WHERE AddressId IN (SELECT ShippingAddressId FROM @Orders) AND AddressId NOT IN (
            SELECT ShippingAddressId FROM [Order] WHERE ShippingAddressId IN (SELECT ShippingAddressId FROM @Orders)
        ) AND AddressId IN (SELECT CustomerAddressId FROM @Orders) AND AddressId NOT IN (
            SELECT AddressId FROM Customer WHERE AddressId IN (SELECT CustomerAddressId FROM @Orders)
        )

        -- enable all constraints
        EXEC sp_msforeachtable "ALTER TABLE ? WITH CHECK CHECK CONSTRAINT all"

        -- Commit the transaction    
        COMMIT TRANSACTION;

        -- Clear the orders table    
        DELETE FROM @Orders

        SELECT @msg = CONVERT(varchar, SYSDATETIME(), 121) + ' :: ' + 'Rows Remaining: ' + CAST(@r AS NVARCHAR(10))
        RAISERROR(@msg, 0, 1) WITH NOWAIT

    END TRY
    BEGIN CATCH

        DECLARE @ErrorMessage NVARCHAR(4000);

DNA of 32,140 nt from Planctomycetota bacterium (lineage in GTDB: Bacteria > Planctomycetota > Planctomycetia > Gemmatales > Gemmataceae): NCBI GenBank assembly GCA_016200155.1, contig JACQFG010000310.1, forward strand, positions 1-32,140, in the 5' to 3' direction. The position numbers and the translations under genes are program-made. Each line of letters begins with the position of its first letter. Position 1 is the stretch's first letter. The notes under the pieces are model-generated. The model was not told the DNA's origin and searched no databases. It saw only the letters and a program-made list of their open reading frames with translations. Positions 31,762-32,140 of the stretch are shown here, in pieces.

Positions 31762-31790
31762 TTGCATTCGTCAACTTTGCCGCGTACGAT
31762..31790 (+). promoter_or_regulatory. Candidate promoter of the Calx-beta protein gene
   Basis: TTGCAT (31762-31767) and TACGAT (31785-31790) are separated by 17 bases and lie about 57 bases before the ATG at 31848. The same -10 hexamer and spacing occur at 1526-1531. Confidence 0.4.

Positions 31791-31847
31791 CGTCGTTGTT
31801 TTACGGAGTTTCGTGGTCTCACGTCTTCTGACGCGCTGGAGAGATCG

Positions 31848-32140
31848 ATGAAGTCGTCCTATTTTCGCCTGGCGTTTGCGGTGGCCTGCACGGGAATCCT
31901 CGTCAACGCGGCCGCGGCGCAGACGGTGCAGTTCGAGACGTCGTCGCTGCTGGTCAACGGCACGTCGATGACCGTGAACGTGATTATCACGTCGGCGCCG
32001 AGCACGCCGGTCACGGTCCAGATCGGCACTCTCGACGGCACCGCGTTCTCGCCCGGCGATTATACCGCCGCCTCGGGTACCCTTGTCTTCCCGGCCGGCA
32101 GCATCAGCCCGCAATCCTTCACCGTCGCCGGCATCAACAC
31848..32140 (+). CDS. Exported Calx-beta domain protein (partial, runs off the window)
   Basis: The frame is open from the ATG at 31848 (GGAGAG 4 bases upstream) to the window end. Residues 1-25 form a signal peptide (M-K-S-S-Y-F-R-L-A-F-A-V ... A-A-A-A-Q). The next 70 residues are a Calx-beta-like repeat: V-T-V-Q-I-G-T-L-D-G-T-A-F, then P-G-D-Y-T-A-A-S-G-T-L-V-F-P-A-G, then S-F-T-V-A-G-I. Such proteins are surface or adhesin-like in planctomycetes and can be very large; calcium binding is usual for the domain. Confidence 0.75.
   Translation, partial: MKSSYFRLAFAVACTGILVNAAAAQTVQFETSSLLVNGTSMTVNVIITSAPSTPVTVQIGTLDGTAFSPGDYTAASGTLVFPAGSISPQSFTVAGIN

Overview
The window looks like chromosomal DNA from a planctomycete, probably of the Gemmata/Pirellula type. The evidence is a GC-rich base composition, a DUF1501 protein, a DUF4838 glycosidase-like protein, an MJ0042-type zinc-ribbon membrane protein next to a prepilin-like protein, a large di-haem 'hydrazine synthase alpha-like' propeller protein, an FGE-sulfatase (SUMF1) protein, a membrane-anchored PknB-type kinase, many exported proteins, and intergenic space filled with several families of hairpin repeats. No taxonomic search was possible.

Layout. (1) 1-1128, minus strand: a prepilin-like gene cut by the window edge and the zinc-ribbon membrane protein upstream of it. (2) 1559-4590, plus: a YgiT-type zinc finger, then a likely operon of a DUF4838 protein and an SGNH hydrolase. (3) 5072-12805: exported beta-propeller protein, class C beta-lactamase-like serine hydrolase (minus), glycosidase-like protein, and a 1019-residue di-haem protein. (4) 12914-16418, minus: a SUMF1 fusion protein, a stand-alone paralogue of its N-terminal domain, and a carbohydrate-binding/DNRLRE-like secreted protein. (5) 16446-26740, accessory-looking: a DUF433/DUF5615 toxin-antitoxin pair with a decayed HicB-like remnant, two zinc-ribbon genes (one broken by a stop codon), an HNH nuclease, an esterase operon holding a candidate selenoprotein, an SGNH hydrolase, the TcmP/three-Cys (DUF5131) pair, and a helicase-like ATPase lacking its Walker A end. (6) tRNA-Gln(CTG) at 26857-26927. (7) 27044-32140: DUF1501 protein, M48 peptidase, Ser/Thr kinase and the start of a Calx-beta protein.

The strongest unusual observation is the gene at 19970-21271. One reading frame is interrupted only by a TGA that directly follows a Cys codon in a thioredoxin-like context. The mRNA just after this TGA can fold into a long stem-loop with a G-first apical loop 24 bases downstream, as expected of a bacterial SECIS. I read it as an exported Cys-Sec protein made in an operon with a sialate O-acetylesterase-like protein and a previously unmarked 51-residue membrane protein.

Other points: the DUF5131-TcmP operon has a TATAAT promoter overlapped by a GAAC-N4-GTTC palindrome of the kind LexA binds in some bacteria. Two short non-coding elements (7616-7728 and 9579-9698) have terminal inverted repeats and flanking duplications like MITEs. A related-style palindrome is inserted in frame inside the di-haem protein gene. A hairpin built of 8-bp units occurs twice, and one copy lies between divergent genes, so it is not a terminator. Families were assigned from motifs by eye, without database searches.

DECLARE @ErrorSeverity INT;
        DECLARE @ErrorState INT;

        SELECT 
            @ErrorMessage = ERROR_MESSAGE(),
            @ErrorSeverity = ERROR_SEVERITY(),
            @ErrorState = ERROR_STATE();

        RAISERROR (@ErrorMessage, -- Message text.
                   @ErrorSeverity, -- Severity.
                   @ErrorState -- State.
                   );

        -- If >= SQL 2012 replace all code in catch block above with
        -- THROW;

        WHILE @@TRANCOUNT > 0
        BEGIN
            ROLLBACK TRANSACTION;
        END

    END CATCH

END

SELECT @msg = CHAR(13) + CONVERT(varchar, SYSDATETIME(), 121) + ' :: ' + 'Delete Transaction Completed'
RAISERROR(@msg, 0, 1) WITH NOWAIT